Of course, different information might also have produced a different forecast, in which Trump had a much greater chance of winning, but the model was based on the information it had now, which was constantly updated as new information was gathered.

So, if forecasting doesn’t tell you with certainty what is going to happen, then what is the point of forecasting at all? Shouldn’t we just plan for every eventuality and make decisions in response to events as they unfold? Well, yes, you could do that, and in the case of something like an election where 2 candidates are in with a chance of winning then it makes sense to plan for 2 possible outcomes, but when there are many more factors at play with any number of possible outcomes, having an informed idea of how things might turn out makes it much easier to plan for the most likely scenarios.

Guiding principles: the 5 Ps of Forecasting

To be effective, forecasting should state the likelihood of certain events happening under certain circumstances – it’s no good having a forecast which states for Event A you’re going to sell many tickets whereas for Event B you’re going to sell fewer tickets.  Forecasts should be quantifiable to be useful so we should take care to work out what we mean when we say ‘many’. How many tickets? What type of tickets? At what price? Over what timeframe?

We have devised the 5 Ps of forecasting to act as guiding principles to help make your forecasts more effective.  Think of them as a series of questions you need to ask yourself as you build your forecasting model.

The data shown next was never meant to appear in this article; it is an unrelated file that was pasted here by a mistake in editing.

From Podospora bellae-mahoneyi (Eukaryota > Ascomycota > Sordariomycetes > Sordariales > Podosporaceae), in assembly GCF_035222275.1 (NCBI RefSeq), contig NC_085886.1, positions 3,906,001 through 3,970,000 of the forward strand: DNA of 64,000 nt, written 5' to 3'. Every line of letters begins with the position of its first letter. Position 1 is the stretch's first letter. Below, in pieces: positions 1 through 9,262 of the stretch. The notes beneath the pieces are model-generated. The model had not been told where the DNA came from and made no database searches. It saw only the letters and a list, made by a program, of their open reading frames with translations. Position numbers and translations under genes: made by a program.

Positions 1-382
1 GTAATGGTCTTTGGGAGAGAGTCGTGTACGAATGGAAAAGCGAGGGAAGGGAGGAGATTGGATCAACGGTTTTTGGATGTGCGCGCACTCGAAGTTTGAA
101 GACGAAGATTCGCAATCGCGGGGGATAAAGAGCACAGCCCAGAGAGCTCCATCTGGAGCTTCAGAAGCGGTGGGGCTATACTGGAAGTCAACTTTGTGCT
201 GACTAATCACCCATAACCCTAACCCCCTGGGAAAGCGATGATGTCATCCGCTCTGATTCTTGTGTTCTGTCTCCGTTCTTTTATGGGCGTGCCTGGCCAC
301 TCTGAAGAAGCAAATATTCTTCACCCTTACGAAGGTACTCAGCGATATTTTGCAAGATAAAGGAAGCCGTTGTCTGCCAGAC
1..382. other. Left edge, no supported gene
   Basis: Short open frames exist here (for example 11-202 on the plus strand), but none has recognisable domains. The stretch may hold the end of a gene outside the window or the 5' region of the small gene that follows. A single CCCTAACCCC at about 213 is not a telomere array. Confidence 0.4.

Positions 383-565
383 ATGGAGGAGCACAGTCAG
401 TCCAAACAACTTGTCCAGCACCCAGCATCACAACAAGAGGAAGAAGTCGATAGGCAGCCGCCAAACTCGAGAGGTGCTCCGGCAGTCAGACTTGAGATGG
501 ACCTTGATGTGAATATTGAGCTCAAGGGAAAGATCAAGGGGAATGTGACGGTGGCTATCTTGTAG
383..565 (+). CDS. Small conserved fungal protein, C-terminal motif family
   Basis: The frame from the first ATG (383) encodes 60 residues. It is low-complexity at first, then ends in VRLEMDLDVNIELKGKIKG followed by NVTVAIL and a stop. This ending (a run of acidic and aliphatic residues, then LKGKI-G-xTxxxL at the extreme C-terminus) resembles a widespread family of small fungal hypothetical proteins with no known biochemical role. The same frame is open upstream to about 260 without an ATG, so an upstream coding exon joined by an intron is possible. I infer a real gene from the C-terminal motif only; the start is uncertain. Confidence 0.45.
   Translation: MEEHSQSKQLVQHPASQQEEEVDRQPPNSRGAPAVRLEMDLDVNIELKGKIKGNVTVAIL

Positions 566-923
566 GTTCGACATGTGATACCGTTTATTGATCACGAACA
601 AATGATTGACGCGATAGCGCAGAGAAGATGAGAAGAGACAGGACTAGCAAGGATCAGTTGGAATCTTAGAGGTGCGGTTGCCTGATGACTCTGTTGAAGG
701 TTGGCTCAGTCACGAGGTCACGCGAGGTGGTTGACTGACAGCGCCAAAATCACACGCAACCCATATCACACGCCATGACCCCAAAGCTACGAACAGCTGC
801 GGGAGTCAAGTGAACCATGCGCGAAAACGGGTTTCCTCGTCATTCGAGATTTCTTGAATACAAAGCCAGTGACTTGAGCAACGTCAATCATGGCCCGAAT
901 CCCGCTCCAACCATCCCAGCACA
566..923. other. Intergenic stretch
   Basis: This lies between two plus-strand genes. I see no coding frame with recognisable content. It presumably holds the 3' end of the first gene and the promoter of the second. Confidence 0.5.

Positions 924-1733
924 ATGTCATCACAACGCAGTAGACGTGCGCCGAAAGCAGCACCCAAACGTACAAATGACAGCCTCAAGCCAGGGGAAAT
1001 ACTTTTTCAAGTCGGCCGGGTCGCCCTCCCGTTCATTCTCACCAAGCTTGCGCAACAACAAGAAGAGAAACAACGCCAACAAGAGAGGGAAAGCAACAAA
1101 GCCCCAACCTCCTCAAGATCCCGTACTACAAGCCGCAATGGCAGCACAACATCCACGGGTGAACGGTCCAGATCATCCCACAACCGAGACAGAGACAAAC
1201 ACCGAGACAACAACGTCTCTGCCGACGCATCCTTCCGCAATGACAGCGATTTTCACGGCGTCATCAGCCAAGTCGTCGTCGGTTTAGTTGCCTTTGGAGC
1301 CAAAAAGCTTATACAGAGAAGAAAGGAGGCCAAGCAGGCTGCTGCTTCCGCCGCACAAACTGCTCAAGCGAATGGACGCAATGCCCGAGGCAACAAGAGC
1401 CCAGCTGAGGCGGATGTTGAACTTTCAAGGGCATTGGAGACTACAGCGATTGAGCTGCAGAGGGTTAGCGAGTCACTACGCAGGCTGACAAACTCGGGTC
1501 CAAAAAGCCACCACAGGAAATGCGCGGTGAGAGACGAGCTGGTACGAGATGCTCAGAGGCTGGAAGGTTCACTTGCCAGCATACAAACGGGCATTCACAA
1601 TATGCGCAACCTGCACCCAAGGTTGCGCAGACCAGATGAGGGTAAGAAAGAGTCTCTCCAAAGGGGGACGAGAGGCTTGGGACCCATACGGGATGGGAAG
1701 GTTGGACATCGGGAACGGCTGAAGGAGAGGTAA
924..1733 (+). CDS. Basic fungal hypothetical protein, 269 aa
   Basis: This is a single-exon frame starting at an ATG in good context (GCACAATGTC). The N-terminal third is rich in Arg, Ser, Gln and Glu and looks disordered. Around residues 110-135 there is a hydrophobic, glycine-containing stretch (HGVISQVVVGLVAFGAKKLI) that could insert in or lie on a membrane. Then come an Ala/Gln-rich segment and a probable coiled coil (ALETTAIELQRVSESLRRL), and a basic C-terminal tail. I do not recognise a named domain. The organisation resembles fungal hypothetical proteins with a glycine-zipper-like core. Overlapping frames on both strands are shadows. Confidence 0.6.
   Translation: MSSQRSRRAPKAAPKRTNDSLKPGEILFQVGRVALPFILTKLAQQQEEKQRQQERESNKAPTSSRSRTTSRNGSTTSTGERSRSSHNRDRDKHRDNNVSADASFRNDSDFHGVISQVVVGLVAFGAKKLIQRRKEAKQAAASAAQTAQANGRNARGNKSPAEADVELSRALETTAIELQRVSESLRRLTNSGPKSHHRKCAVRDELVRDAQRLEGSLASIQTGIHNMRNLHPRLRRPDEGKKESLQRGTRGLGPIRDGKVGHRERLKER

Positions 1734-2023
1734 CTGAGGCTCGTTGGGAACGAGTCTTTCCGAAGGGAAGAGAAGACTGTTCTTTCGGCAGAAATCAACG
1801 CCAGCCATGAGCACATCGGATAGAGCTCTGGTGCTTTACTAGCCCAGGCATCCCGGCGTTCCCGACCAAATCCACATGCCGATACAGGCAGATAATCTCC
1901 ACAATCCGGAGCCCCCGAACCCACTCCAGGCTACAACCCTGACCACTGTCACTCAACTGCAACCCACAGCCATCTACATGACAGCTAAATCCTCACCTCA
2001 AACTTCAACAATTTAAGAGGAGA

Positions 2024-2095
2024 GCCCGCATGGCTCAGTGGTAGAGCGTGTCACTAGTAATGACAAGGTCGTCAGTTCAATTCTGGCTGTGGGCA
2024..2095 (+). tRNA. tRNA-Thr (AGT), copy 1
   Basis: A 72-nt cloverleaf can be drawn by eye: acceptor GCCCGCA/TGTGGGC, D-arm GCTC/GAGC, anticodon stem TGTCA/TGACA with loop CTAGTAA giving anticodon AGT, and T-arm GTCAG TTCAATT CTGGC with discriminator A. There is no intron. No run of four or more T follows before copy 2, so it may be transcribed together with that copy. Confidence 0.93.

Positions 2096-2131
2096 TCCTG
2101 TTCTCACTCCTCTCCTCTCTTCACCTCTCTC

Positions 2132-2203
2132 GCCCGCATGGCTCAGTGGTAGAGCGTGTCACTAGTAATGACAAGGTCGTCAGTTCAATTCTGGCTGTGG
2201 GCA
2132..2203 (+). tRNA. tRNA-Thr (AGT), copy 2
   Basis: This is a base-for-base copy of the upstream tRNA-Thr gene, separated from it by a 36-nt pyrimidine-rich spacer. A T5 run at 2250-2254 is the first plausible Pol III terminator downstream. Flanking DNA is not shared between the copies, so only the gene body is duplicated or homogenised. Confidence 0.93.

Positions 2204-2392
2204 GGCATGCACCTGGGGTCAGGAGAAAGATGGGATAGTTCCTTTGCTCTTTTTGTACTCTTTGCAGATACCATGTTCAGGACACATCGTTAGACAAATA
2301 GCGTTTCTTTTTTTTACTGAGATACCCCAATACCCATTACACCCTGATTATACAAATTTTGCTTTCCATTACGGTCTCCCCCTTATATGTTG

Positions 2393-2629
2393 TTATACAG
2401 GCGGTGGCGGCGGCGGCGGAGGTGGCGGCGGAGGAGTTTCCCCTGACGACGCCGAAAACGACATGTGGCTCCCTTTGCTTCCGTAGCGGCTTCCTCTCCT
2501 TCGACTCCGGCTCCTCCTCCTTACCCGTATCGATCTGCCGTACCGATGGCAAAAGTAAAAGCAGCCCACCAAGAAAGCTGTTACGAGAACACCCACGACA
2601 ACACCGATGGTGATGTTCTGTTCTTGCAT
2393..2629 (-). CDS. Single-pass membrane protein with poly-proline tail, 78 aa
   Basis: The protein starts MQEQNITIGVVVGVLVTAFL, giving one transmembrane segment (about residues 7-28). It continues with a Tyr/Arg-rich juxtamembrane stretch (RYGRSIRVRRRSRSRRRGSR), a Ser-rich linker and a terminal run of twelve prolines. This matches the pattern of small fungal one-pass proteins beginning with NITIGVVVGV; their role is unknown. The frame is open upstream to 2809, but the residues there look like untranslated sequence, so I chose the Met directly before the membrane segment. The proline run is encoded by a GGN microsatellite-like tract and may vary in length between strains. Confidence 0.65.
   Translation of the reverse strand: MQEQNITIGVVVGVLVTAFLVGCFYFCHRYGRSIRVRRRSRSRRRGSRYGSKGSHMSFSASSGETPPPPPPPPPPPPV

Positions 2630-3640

The Five Ps of Forecasting

1. Purpose

Effective forecasting is about being really clear what you are trying to achieve with your forecasting and what you’re trying to model – whether that’s:

  • sales, which can be broken down into sales for specific segments
  • income and again, which type, ticket income, secondary income, donation income etc.
  • or something else entirely like membership conversion rates. 

All of which are important, all of which are related, and an overall business model will take into account all of these measures.

2. Past and Present Evidence

Any forecasting model is only as good as the information you provide it with, which for the purposes of forecasting the examples above, can be split into three broad categories:

  1. Historic data
  2. Market research
  3. Industry trends

The best forecasting models are able to use all three of these types to improve their accuracy – past data provides the baseline, market research gives you an indication of how people are feeling right now, and industry trends add context.

3. Precision

Firstly, getting your data clean and correct is so important.  After all your forecast is only as good as the data you put in – garbage in equals garbage out.